Estimated reading time: 3 minute(s)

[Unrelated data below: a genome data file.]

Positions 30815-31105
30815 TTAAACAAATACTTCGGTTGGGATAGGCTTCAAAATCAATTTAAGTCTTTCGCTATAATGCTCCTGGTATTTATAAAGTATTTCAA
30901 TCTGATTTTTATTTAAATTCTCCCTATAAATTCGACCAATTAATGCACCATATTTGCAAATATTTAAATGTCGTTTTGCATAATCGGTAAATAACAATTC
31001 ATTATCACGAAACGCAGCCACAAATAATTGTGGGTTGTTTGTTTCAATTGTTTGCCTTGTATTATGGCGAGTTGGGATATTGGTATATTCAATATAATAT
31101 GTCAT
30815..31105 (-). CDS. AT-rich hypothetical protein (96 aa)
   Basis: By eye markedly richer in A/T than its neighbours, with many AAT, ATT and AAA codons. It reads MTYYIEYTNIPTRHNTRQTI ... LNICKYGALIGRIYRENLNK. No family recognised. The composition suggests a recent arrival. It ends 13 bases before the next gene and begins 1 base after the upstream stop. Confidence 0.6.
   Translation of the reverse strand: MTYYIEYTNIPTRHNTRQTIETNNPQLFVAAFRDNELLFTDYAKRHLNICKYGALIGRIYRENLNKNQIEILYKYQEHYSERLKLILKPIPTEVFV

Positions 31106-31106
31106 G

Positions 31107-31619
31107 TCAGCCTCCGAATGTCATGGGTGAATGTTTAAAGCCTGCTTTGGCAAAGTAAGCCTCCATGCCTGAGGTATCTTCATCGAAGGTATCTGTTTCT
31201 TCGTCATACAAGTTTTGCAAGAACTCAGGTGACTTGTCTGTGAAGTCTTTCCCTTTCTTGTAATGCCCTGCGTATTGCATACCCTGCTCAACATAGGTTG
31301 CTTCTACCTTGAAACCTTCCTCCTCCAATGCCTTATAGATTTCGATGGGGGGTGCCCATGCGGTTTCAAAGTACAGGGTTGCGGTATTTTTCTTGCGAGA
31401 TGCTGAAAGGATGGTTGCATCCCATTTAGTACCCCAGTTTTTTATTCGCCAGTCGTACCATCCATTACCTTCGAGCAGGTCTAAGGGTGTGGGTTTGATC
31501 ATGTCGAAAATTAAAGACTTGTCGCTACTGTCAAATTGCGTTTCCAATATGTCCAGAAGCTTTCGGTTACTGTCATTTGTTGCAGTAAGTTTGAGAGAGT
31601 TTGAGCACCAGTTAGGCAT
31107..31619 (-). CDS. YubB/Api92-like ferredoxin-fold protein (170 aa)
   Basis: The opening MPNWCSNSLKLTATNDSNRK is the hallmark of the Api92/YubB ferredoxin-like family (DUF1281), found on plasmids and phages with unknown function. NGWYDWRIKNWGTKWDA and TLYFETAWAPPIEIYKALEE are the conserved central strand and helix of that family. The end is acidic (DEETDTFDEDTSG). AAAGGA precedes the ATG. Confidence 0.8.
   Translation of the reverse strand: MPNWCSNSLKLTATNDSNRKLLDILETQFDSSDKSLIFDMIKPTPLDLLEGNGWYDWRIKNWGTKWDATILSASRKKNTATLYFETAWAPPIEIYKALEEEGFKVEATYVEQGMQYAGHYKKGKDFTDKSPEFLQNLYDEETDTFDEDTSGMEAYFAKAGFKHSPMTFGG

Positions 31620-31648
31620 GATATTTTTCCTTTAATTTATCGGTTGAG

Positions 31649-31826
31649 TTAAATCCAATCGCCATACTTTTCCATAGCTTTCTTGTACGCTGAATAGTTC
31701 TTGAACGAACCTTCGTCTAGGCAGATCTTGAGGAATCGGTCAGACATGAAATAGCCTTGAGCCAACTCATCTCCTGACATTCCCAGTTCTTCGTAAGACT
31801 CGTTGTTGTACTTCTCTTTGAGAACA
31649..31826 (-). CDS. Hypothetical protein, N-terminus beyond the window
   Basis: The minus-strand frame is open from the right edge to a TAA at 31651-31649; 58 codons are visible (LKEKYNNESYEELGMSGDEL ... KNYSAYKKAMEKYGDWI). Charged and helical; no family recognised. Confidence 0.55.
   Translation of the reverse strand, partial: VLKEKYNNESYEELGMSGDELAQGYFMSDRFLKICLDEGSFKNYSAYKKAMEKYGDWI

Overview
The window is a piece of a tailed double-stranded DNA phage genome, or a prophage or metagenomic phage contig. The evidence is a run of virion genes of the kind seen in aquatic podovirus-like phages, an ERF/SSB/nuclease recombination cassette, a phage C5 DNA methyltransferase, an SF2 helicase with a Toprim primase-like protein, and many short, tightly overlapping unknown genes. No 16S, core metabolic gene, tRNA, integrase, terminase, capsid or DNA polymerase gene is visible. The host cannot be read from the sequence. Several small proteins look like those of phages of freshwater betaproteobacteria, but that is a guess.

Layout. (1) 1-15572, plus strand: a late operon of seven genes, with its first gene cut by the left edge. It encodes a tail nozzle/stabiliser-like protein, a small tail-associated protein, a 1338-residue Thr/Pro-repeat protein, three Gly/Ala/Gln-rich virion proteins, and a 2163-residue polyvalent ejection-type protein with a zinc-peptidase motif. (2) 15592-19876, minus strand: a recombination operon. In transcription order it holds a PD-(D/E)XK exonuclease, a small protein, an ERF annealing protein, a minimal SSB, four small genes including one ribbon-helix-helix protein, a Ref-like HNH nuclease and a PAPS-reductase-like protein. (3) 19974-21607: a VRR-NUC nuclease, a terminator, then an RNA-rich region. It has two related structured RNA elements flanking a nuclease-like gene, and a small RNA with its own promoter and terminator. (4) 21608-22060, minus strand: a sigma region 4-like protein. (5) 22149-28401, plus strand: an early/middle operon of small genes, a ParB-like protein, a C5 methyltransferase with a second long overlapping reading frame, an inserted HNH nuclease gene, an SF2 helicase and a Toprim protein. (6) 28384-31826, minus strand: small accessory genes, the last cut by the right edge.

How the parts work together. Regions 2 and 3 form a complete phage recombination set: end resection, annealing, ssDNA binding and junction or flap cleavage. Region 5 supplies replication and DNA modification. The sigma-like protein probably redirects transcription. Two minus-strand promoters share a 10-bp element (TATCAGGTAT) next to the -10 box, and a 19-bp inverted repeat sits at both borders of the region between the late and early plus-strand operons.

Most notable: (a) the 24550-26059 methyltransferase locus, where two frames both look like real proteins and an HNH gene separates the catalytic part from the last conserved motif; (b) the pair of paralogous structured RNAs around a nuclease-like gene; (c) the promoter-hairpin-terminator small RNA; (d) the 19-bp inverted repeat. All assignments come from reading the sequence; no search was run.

★★★☆ The band return to purvey their peculiar high-gloss brand of atmospheric djent, and once again I liken the sensation to being crushed by ten tons of craft paper: heavy as fuck, but somehow hollow. My biggest worry going into this listening experience was that, in losing vocalist Ashe O’Hara (replaced in vintage djent-musical-chairs fashion by former TesseracT and Skyharbor vocalist Daniel Tompkins), the band would take a step backward. That worry turns out to have been a bit misguided: Tompkins sounds better than ever on here. However, this is the first TesseracT release that lacks a multitrack suite as an organizing principle, without which it’s easier to hear an unmoored aimlessness to much of the album. A very low three stars for this one; if you loved TesseracT before, you’ll probably love this album as well… but the high water is still palpably receding from their last album.